in Schiphol airport on the way back from The Mission Society's
eastern hemisphere meeting. The author, Dambisa Moyo, is an
economist who was born in Zambia, but then schooled in the
USA and UK, later working for the World Bank and Goldman
Sachs. Her thesis is that the reason Sub-saharan Africa
has floundered for the past fifty years is the trillion
dollars that the World Bank and developed nations have
dumped on them. The insidious unintended consequences of
aid (dependency, corruption, opacity, etc.) have left
those countries in worse shape than they were before the
The excerpt below really rung true for me this week:
Although Africa is at the centre of the universe in the
area-accurate Peters Projection Map (occupying a much-coveted
proximity to the industrialized hubs of Europe and America),
it takes way too long to transport goods on its
nonnavigable rivers, impassable bridges, and pot-holed roads.
Besides, to state the obvious, no profit-seeking company can
afford to bet on Africa's unreliable power and erratic
telecommunications as the source of its manufactured
inputs. Of course, were Africa's dire infrastructure predicament
remedied, its chance for higher-valued trade (thereby distancing
itself from the tag of commodity exporter) could dramatically
as Ashesi struggled today with limited electricity. There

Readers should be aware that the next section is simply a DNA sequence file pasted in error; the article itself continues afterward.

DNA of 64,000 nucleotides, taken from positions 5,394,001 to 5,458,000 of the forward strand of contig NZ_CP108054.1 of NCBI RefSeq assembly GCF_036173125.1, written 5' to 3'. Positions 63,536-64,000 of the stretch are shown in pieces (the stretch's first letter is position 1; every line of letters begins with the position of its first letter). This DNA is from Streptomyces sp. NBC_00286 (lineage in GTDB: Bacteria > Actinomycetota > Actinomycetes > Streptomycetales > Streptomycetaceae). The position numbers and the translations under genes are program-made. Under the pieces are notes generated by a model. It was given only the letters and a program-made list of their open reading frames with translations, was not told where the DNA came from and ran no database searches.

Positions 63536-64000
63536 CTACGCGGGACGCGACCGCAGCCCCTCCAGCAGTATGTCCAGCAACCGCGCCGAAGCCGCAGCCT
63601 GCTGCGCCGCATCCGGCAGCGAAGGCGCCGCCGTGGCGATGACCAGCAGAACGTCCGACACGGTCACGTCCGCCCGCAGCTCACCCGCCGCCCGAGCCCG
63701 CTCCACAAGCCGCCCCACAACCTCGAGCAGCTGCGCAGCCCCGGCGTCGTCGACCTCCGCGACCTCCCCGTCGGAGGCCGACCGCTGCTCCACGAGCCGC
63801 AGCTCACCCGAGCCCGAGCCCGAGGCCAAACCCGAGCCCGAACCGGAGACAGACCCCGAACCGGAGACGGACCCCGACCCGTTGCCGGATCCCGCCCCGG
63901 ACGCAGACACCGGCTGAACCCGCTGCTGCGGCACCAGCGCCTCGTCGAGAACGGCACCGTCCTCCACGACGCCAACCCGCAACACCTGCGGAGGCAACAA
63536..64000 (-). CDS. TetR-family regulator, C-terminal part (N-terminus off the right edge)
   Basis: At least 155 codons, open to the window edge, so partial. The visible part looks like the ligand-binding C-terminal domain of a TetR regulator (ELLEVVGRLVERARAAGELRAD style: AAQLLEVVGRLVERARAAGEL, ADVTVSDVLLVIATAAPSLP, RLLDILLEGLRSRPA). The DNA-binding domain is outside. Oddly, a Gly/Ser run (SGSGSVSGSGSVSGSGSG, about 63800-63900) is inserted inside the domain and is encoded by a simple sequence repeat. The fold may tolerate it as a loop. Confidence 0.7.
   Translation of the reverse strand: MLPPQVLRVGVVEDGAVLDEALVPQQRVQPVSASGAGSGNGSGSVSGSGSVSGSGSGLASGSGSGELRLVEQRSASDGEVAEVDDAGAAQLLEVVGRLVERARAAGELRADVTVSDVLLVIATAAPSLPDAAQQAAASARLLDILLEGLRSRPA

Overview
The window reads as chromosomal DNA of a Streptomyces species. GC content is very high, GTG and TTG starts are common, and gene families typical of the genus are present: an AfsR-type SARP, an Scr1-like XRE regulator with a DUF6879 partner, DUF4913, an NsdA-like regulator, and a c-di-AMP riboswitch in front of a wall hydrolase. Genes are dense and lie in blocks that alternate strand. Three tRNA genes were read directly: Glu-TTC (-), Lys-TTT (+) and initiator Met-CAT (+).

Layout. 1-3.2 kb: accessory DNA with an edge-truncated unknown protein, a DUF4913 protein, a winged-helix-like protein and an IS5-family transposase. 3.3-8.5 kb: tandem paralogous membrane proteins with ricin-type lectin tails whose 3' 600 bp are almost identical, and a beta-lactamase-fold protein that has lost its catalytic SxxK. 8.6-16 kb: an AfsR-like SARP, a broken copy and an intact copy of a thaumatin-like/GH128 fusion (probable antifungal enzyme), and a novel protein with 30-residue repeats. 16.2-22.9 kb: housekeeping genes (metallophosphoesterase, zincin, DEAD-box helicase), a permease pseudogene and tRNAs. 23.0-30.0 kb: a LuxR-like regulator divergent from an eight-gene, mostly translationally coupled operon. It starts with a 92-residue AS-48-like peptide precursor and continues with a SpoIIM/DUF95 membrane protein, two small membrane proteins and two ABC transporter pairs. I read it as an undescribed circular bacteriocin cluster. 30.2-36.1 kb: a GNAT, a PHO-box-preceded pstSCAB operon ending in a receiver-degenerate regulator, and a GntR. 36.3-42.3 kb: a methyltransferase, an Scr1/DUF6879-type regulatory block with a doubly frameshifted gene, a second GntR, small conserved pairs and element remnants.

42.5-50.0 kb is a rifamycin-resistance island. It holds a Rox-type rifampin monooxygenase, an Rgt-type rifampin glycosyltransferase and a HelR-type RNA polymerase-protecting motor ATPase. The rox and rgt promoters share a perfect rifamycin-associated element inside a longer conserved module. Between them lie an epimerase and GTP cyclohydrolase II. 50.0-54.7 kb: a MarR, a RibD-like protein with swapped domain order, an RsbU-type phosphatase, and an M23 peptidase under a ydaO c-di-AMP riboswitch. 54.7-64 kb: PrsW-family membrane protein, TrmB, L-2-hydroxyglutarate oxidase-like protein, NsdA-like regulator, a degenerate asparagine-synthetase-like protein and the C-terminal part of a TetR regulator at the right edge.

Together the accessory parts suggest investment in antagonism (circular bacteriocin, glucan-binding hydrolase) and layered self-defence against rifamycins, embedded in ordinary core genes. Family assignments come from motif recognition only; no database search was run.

were a series of strong rains yesterday, and the power was
coming on and off all afternoon. Apparently, the circuitry
connecting the four backup diesel generators to the property's
circuits require that fuses be physically removed to isolate
the generators from the mains. During the repeated ons
and offs something was ''spoilt'' on three of the four.
Since starting at Ashesi, I've really begun to depend on
Courseware, the Moodle-based LMS (Learning Management System).
It enables me to set and collect all the assignments as well
as posting all the lecture slides which Ashesi is trying to put
out there so that Google and webometrics will find them and
credit Ashesi with a variety of learning resources. Of course,
if the electricity is out, the server (and the phones, printers,
canteen cash register, projectors) will also be out. I lectured
using my laptop on battery to review my slides, but had to
do a lot more writing on the board than I typically would have.
And we resorted to ''sneaker-net'' to distribute Assignment 7 on
a pen-drive to all the student laptops.
Tonight, I was able to log on from Cantonments, so apparently
the lights must have come back on!